Look up any “toughest places to play in college football” and most SEC stadiums will likely appear on that list.  The best conference in college football has some of the top venues in the country making football in the part of the country as special as it is.

We enjoy ranking things at Saturday Down South, and if you’re going to be spending your fall Saturdays at any one of the 14 beautiful campuses, where is the best stadium?  We’re going to tell you.

14. Commonwealth Stadium, Kentucky

Unfortunately, somebody has to be last.  Commonwealth Stadium, the home of the Wildcats for 38 years now, is not on campus in Lexington, which affects the atmosphere to a degree.  Amidst offseason renovations, UK is actually decreasing seating capacity in order to make it a more intimate environment.  Commonwealth Stadium boasts two video boards and 10 suites in each corner of the stadium.  While it’s still a fun place to see a game, UK boosters could invest some money and make it great.

13. Vanderbilt Stadium, Vanderbilt

It sits in the heart of the Vandy campus in beautiful Nashville.  The Commodores have been playing at the current location since 1922, with Dudley Field, as it was previously named, being the first stadium in the South built exclusively for college football.  However, Vanderbilt Stadium lacks personality.  It’s a close 40,550 and can look awesome when the ‘Dores wear the all-black.  The only amenities Vanderbilt Stadium boasts, though, is a new video board and bern seating in the north end zone.

12. Vaught-Hemingway Stadium, Ole Miss

Vaught-Hemingway sits on the southeast side of the Ole Miss campus and underwent a number of upgrades prior to last season.  Two on-field suites and bricking of the east and west facades were added last season.  Its capacity is currently at 60,580.  With tall expectations facing Hugh Freeze and the Rebels in 2014, Vaught-Hemingway could become a premier venue this season.  We’re pretty sure every goes to Oxford for The Grove and because it’s a cool town.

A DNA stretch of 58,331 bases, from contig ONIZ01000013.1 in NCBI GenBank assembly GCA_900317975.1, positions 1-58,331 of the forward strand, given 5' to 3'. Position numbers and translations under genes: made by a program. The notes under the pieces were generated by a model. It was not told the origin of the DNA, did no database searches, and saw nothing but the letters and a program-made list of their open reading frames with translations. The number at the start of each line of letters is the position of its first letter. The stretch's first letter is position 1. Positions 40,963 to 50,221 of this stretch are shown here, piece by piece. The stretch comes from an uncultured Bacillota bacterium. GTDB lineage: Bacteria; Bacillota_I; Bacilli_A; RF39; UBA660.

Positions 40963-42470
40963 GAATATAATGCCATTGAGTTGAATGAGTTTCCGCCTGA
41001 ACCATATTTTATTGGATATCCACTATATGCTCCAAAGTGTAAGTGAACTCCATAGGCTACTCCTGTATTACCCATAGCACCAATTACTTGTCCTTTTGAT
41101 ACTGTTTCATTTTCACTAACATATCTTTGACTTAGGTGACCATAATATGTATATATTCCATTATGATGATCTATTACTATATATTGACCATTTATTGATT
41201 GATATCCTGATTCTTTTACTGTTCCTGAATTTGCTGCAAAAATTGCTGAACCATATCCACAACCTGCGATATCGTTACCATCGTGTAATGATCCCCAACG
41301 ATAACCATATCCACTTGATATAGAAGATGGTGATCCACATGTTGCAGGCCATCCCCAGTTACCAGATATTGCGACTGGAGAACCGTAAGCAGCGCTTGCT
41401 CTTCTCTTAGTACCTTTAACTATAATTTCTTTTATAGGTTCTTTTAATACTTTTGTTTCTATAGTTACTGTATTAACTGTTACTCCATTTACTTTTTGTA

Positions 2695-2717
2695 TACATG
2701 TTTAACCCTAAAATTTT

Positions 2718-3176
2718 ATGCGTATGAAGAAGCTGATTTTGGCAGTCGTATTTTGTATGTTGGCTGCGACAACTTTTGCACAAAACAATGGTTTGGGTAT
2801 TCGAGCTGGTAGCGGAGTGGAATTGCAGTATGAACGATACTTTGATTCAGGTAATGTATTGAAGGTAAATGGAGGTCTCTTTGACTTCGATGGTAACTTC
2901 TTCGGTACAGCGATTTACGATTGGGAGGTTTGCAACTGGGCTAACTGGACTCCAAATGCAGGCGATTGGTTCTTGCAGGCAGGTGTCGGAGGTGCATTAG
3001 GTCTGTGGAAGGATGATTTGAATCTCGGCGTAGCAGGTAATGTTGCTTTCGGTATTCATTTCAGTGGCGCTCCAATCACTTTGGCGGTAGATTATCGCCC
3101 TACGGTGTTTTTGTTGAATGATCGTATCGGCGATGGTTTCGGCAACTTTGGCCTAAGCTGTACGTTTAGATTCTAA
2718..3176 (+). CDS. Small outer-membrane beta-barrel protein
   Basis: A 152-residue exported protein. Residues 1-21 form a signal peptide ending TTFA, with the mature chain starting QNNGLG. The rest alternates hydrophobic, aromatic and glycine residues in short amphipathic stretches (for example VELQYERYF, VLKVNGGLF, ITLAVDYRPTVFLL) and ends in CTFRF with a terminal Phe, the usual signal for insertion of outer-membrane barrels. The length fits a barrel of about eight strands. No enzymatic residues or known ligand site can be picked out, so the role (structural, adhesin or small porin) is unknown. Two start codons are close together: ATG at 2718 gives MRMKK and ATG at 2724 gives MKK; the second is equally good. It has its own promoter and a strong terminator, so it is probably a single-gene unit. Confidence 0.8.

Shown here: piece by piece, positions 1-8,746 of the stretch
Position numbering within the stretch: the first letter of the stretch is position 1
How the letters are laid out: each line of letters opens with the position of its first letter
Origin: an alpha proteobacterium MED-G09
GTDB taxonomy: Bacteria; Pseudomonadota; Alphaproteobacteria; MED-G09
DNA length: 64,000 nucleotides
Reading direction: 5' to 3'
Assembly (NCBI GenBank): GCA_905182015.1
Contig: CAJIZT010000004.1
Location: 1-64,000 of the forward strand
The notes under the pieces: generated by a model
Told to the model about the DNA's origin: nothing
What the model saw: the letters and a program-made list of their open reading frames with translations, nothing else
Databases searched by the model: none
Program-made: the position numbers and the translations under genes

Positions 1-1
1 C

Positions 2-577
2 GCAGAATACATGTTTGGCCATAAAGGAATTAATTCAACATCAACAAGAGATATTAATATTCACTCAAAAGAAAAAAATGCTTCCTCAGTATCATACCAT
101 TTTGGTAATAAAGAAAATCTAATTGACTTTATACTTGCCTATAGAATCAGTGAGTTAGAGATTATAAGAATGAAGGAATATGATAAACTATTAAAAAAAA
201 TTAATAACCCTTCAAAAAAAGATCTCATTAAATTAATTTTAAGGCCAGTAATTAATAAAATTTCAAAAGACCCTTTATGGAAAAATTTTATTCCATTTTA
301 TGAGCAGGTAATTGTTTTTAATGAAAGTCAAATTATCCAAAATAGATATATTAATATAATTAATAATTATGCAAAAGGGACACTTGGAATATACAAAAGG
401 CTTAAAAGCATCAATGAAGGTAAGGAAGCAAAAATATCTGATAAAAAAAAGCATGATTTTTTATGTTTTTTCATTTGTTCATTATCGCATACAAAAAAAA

11. Donald W. Reynolds Stadium, Arkansas

The home of the Razorbacks is a beautiful setting during the fall.  With a capacity of over 80,000, Arkansas has added Championship Alley on the east concourse giving fans a look at conference championships, the 1964 national championship and football lettermen.  The south concourse features All-American Alley and the west concourse is home to Bowl Alley.  Razorback boosters funded a project that enclosed the south end zone and added a massive videoboard to the north end zone.  Every fan should trek to Fayetteville to hear the Hogs be called.

10. Ben Hill Griffin Stadium, Florida

It feels like The Swamp has fallen behind in the race to be the SEC’s best stadium, but maybe that’s just because the play on the field hasn’t been very good lately.  Still, Ben Hill Griffin Stadium is a great place to see a game.  New HD screens have replaced the old scoreboards, statues of the Gators’ three Heisman Trophy winners have been built and the James. W. Heavener Football Complex has been completed in the past six years.  The atmosphere’s great, with 90,000-plus fans invading the Florida campus.  Now let’s hope the wins come.

9. Faurot Field at Memorial Stadium, Missouri

The Tigers have done plenty of renovations since joining the SEC prior to the 2012 season.  The press box and luxury tower on the west side of the stadium was renovated last year, and the east side will be completed before the Tigers open the season on Saturday.  Mizzou’s famous hill and Rock M was moved closer to the playing field last season to make room for an expanded concourse on the north side of the venue, giving Tiger fans more space to gather during the game.  With a new videoboard and scoreboard was built on the north end zone behind the hill and Rock M, Missouri’s serious about having SEC-worthy facilities.

8. Davis Wade Stadium, Mississippi State